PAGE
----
Cambodian school gets ‘plugged in’

Veritas students learned how their going without electronics for one week helped a school in Cambodia get some much-needed technology.

Veritas students learned how their going without electronics for one week helped a school in Cambodia get some much-needed technology.

In February, the students and their families went “unplugged” for one week to see what life is like without the technology that we use every day and in doing so, raised $2,004 for a school in Cambodia where Veritas teacher Trina Botelho is teaching for a  year.

“I am so touched by the outpouring of your love on these little ones here in Cambodia. The children were completely shocked that other children, from another country, who don’t even know them, would be so willing to help and give,” said Botelho in a letter to the school here.

“Their small faces were so filled with excitement and they could barely contain themselves!”

For the year, Botelho is teaching English, basic business and social skills to women ages 18 to 25 at the Don Bosco school in Phnom Penh, Cambodia where she lives with the students and the Salesian nuns, who also teach there.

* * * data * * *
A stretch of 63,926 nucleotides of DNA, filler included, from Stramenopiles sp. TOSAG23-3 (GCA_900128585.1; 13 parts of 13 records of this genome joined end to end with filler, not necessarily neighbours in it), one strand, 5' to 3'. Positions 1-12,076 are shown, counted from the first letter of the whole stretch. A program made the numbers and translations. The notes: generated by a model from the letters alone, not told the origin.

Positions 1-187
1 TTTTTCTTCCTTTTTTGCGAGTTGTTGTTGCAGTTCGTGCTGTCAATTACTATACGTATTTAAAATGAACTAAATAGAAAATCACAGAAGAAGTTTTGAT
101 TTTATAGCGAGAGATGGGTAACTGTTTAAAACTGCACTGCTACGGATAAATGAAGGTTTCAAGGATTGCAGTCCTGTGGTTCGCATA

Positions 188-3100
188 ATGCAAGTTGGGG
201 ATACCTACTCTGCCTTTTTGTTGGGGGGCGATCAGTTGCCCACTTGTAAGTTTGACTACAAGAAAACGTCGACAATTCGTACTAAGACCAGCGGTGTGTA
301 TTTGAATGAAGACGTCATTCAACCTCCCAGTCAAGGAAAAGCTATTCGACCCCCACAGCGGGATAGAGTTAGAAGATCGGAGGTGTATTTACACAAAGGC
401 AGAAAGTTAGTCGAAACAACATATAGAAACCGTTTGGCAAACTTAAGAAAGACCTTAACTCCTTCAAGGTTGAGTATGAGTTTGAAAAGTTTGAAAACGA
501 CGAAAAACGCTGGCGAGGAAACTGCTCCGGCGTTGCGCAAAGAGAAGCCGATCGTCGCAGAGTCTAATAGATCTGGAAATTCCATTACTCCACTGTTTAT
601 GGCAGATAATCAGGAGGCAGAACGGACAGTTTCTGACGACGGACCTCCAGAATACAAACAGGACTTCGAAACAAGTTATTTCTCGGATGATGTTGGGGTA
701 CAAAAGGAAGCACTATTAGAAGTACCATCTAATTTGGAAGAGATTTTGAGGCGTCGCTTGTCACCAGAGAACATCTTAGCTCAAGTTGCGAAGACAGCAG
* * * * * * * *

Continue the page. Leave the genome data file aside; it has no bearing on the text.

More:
She got word back to Veritas that the school was in need of a TV or other such technology to help with the students’ education.

The $2,004 raised bought several items for the school: a large television, which will be used to help teach the children using clips from the internet, to teach them songs/dances and help them with pronunciation of English, etc.; three small speakers with USBs to use in the classrooms when they are practicing English and Khmer, the Cambodian language, dialogues etc.; a microphone and wiring of a sound system so when they have assemblies, the children can hear the teachers clearly; and  a laptop for the school secretary.

“When I went to the school to help present all of the gifts you gave, they couldn’t stop expressing their thankfulness,” said Botelho in her letter. “They continually ran up to me in groups saying, ‘thank you teacher, thank you, thank you, thank you so much!’

“All those thank yous are for you! All the students from Chreh School are very poor and they have nothing to give you in return. However, you can be assured of their prayers for you and their deep gratitude. I am so proud to be a part of such an amazing and generous community. Your kindness and giving hearts will never be forgotten here in Cambodia.”

Botelho said she will keep the school updated about how the technology is being used.

“I am so thankful not only for your large donation but for your efforts in abstaining from using technology for a week,” her letter continued.

“I know how difficult that can be for us who are used to using technology multiple times daily. Thank you for sacrificing and taking the time to experience a piece of what life is like in a third world country.”

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